As for Election Day, Mayer said that was when voters were most engaged.
“The main effect is that Election Day is by far the most important day of the entire election cycle; there is simply no other day that has the same significance,” he said. “And so the reason that Election Day registration has such a big effect is that voters who aren’t activated, they don’t start paying attention to campaigns until late in the process, or they wait to make a decision. to have the most up-to-date information, and that’s why it has such an effect. It’s prominent in a way that no other day is.
Since 2006, 70,277 Montana residents have registered to vote on Election Day, representing 1.16% of total registered voters, according to a report by Mayer. His report also showed that people who rely on same-day voter registration are about 17 years younger than the average voter in Montana.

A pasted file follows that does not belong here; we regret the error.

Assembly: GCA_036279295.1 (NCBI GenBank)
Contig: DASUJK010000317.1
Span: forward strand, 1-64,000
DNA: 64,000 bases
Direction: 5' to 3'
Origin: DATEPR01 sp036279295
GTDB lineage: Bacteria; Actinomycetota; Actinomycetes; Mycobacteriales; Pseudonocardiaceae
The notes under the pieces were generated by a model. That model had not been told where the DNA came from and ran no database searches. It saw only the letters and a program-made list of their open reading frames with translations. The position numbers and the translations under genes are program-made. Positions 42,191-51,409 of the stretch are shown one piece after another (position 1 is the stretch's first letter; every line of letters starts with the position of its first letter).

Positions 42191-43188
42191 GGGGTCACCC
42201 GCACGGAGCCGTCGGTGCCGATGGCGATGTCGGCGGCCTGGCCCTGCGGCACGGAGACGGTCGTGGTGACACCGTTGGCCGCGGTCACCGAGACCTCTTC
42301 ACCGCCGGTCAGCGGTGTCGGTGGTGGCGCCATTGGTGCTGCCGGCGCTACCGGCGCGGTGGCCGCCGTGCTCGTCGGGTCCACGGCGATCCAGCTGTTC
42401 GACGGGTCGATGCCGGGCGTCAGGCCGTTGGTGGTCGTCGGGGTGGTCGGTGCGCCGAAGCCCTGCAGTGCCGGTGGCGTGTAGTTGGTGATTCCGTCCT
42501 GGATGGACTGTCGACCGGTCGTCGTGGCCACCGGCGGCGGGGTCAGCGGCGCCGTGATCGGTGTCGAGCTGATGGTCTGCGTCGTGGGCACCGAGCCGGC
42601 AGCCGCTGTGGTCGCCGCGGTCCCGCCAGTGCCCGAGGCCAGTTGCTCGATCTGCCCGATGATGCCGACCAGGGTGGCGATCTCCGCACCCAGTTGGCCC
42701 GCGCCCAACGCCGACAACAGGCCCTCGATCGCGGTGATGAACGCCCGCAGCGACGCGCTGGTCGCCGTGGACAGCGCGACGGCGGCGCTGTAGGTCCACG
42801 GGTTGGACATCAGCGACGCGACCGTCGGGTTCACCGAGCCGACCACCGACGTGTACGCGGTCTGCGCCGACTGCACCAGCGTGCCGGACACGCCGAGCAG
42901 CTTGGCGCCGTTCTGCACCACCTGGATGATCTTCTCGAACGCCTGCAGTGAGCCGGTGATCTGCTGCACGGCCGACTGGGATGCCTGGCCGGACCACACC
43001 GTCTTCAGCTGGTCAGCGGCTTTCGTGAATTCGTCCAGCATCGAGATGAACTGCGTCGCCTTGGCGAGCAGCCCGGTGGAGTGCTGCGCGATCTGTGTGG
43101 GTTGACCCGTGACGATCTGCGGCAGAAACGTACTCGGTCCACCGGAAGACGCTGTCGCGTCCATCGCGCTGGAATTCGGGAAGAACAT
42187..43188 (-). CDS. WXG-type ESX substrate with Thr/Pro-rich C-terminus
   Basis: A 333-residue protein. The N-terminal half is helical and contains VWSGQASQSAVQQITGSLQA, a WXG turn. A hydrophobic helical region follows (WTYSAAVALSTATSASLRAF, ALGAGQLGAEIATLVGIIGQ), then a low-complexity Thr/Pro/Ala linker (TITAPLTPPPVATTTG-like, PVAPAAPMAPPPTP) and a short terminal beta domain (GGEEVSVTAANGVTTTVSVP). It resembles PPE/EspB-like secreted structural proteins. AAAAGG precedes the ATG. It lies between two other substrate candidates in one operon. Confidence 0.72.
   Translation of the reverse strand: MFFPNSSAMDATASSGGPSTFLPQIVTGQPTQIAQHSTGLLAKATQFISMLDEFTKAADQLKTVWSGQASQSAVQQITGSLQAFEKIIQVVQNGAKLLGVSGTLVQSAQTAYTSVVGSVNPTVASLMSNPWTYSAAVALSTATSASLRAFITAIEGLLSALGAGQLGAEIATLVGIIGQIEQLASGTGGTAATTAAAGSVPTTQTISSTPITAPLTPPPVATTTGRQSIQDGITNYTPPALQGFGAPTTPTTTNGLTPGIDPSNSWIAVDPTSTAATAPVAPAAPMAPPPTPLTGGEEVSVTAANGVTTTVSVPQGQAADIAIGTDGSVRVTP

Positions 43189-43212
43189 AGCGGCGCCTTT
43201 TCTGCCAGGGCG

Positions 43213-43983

Mayer also called voter fraud in Montana “extremely rare” and criticized the idea that the laws would make Montana’s elections more secure.
“These changes do nothing; they produce no benefit. They have nothing to do with the integrity of the electoral process,” he said. “These changes are what the public administration literature would call pure deadweight; these are things that only make it harder to vote.
In particular, he said Senate Bill 169 would make it harder for students to vote because it would downgrade student IDs to secondary ID needed to vote. And he said imposing more restrictions on ballot collection, as Bill 530 proposes, would have a disproportionate impact on already vulnerable populations, including people living on reservations and People with Disabilities.